Another part of it comes down to (as mentioned before) whether it is a dire situation. We should think little of one white baker, in a city full of bakers, who won’t serve Jews or blacks or Irish or whatever. He’s bigoted, and if he keeps at it, he’ll probably be out of business soon. But we don’t need the heavy fist of the State to come in and intervene. A better case for such intervention could be made when there is a town full of such bakers and the Jews, blacks or Irish residents can’t find anyone willing to sell them the food they need – then the situation isn’t just inconvenient.

      Now, the world doesn’t recognize the Christian principle underlying freedom of conscience, so they may well not see it as a great injury to pressure Christians and others to violate their conscience, even for the most minor of matters. The world also seems to be arrogant about the clarity with which they think their side is in the right, despite the fact that the world has only just changed it’s mind about same-sex “marriage” and whether Man comes in two genders or an infinite variety. Without the Christian basis for freedom of conscience, this freedom may be increasingly ignored and undermined. So Christians have to appeal not simply to this freedom, but also explain the underlying foundation – the Christian foundation – for it.

      • buddyglass

        December 18, 2017 at 4:55 pm

        Lots to respond to here. I’m going to go piecemeal; hopefully that’s okay.

        Do unto others as you would want them to do unto you

        The problem with this is that it’s relative. Someone who opposes an exception to anti-discrimination law for Christian bakers might be logically consistent and say, “Because I don’t think anyone should be discriminated against, if I were a baker I would welcome the state obligating me to bake cakes for ceremonies to which I object morally or religiously.”

        This is the thrust of the article: our conscience is what we hold to be right and wrong, and pressuring someone to do what they believe to be wrong (or else lose their business) is a great injury to them.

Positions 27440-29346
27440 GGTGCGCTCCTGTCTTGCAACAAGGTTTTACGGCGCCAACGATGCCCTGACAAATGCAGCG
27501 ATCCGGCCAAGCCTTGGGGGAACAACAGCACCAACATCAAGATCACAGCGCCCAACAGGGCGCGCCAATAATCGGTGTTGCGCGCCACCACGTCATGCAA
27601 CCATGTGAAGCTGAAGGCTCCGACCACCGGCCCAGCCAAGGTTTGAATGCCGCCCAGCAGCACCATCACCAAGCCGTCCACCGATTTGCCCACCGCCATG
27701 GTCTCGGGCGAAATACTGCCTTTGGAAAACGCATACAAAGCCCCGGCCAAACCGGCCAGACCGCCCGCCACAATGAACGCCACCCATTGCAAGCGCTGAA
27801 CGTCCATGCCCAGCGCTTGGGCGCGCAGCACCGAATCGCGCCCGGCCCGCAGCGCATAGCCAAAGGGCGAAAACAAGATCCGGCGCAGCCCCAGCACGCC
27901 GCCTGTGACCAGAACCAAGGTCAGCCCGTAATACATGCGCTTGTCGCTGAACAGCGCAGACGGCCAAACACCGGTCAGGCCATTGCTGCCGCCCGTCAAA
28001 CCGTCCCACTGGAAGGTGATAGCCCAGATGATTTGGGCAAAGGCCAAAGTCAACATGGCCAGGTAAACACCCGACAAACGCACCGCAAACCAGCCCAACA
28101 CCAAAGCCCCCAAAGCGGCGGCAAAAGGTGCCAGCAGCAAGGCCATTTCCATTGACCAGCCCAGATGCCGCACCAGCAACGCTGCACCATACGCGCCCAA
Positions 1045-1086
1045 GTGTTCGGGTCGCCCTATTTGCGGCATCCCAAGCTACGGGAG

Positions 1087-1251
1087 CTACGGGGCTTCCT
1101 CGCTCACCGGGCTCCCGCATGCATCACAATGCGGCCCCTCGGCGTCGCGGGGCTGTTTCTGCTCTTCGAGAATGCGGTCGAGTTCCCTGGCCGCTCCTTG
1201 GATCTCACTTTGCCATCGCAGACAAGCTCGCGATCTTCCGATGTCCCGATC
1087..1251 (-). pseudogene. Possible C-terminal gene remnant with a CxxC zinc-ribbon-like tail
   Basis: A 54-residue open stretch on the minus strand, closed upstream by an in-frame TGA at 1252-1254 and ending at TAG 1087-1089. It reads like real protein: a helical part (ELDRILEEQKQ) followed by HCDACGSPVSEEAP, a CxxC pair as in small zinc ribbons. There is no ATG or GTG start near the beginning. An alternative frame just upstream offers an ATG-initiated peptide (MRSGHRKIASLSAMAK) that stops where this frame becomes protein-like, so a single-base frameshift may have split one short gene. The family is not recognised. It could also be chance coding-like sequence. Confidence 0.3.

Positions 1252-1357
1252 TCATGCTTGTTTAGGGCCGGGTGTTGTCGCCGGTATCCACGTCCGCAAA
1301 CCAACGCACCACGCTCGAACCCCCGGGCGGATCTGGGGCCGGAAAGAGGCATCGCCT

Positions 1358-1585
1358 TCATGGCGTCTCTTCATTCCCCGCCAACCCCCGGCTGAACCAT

I get that that’s the argument being made. Those on the other side might actually agree that forcing someone to violate his or her conscience is a “big deal”. They may just consider allowing discrimination against a protected class to be a similarly “big deal”. Also, I think there’s some concern about creating a “slippery slope” where individuals can justify all manner of discrimination based on the freedom-of-conscience exemption. For instance, my religion says black people are the devil’s children, ergo I don’t want to serve them in my restaurant. Who are you, government, to force me to violate my sincerely held beliefs? Etc.

        But the same urgency simply doesn’t exist in matters of cake decoration and wedding photography.

        Does this principle not also argue for allowing businesses that provide wedding services to refuse to do business with mixed-race couples? Or, for that matter, black couples? Or Muslim couples? If not, why not? We seem to be saying that discrimination in this particular context is not a big deal; a couple facing discrimination can just drive to the next town. Given that, on what basis would we force someone with the sincerely held belief that black people shouldn’t marry or procreate be forced to participate in black couple’s weddings?

        Other principles could be mentioned – we might talk about how God hates hypocrisy – mere outward conformity – and since the State can’t compel belief it shouldn’t try.